The small farmers are tenant farmers, they do not own the land where they live and work. So, technically, they are powerless to fight against the tractors and the banks.
The owners of the land evict, or throw the tenants off the land, in an effort to survive themselves. The owners must pay their mortgages to the banks, and in the absence of payment the bank takes back the property.
The small farmers have no choice but to leave the land because the tractors, which are driven by neighbors of the farmers desperate for money to support their own families, are determined to clear the land of the run down houses of the tenants.
"When the farmer threatened to shoot him, the boy said it would do no good; another tractor driver would be pushing the house down even before the farmer was surely hanged for shooting him."
Without ownership rights, the small farmers must leave. The situation that Steinbeck describes is one of total deprivation. The owners are responsible to the banks for their mortgages, the tenants, who would share in the farm's profits have no money, the owners have no money, so there is nothing that the small farmers can do except leave the barren land.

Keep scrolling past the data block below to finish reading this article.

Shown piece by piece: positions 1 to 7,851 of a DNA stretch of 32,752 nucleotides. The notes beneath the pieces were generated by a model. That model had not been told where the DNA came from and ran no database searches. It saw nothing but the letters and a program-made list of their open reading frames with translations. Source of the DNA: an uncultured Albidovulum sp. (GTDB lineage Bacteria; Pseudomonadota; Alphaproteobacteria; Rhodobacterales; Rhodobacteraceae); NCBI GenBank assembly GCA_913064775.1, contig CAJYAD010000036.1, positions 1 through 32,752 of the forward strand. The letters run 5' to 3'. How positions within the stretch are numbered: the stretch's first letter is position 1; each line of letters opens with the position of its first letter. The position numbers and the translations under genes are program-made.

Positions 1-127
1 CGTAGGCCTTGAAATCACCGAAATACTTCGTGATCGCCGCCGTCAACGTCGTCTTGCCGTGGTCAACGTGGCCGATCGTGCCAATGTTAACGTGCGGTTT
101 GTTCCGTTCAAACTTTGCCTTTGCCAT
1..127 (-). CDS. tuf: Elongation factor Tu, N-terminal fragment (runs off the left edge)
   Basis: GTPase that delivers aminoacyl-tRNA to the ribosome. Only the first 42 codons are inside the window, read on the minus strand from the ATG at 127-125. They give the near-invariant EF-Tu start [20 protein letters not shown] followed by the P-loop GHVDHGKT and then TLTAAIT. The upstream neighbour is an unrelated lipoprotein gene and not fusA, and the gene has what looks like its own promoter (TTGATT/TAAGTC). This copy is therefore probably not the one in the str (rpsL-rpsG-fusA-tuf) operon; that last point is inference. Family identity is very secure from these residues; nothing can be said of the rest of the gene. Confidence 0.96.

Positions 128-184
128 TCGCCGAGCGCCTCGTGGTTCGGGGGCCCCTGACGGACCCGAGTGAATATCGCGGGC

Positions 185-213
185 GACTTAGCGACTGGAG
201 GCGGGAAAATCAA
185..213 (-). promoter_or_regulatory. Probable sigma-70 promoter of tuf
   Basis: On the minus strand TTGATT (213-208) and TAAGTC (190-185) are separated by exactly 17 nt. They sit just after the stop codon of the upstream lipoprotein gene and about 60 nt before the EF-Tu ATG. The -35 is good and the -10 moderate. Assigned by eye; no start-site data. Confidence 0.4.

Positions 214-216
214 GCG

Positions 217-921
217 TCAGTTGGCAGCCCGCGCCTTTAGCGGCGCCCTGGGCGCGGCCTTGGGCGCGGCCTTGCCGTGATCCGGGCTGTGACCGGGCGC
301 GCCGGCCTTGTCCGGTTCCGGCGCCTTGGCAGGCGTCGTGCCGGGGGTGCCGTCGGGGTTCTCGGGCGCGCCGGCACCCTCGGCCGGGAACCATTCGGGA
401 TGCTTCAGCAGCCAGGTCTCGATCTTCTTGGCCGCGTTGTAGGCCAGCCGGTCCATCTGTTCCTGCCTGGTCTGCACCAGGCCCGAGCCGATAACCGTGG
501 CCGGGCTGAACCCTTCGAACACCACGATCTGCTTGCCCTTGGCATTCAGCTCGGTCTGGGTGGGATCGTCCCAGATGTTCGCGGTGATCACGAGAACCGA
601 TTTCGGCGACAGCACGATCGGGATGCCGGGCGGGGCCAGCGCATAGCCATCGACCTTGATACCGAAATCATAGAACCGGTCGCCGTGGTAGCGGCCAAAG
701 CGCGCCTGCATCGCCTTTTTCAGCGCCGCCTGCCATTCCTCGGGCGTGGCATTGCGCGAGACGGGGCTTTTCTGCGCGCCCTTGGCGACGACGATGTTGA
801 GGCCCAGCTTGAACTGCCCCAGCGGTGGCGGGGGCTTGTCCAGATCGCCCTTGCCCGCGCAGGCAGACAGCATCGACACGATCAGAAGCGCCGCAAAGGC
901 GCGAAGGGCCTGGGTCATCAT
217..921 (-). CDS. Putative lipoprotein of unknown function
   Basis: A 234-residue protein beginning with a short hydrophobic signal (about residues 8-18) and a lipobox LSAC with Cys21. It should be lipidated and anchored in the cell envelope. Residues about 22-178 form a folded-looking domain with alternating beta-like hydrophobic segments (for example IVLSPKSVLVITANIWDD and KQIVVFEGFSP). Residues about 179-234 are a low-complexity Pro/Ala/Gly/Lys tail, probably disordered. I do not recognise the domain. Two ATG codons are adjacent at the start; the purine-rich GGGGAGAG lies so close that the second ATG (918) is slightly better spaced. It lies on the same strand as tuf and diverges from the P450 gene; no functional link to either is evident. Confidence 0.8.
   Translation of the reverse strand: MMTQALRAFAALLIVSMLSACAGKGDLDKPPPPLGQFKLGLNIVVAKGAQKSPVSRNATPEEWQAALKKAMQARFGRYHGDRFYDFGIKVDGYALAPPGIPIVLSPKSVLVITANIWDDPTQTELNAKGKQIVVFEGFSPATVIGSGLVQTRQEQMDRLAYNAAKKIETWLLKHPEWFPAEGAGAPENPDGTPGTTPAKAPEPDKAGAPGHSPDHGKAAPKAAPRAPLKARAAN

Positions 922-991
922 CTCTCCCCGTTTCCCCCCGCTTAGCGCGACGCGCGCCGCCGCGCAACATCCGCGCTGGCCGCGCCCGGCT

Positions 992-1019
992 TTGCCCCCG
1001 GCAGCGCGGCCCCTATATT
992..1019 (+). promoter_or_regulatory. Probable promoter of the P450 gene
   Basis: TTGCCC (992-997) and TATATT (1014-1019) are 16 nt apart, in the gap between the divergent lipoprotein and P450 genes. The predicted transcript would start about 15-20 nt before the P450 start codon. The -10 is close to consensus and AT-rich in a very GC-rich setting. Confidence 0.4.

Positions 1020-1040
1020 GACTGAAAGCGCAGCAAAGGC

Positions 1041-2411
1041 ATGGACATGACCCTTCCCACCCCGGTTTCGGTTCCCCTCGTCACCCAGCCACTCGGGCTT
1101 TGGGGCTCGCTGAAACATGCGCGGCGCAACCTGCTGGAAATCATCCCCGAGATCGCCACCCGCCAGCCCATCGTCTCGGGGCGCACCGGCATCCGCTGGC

The banks do not own the land. The tractors may move the dirt around, but the winds and rains move the dirt back to where it was to begin with. The banks are merely caretakers of the lands, and a tractor is a tool. But the power that the small farmers have is that they live, die, and bleed on the land. Therefore, the land truly belongs to them.